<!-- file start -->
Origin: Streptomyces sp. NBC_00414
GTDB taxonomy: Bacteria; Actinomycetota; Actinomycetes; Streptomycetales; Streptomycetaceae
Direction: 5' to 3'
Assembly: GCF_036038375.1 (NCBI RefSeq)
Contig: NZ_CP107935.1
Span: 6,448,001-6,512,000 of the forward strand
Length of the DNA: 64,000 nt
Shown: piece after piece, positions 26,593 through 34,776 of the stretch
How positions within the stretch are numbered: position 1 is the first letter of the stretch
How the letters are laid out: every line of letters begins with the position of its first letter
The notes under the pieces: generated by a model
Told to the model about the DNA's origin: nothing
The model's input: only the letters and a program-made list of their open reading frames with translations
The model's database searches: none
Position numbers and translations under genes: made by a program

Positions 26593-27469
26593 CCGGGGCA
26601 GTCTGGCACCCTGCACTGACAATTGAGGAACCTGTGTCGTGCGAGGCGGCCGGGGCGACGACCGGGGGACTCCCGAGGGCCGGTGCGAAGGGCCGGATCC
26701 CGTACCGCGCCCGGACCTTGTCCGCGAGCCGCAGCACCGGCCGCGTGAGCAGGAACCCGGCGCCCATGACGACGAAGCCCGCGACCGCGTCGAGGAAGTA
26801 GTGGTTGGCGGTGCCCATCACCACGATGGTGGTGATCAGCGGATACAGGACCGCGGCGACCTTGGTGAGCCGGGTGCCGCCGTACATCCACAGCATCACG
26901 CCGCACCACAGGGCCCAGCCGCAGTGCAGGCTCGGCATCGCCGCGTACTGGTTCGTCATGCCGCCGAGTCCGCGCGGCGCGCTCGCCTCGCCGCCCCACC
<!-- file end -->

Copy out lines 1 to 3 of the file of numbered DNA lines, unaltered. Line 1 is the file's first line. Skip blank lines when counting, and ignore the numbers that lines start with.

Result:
Origin: Streptomyces sp. NBC_00414
GTDB taxonomy: Bacteria; Actinomycetota; Actinomycetes; Streptomycetales; Streptomycetaceae
Direction: 5' to 3'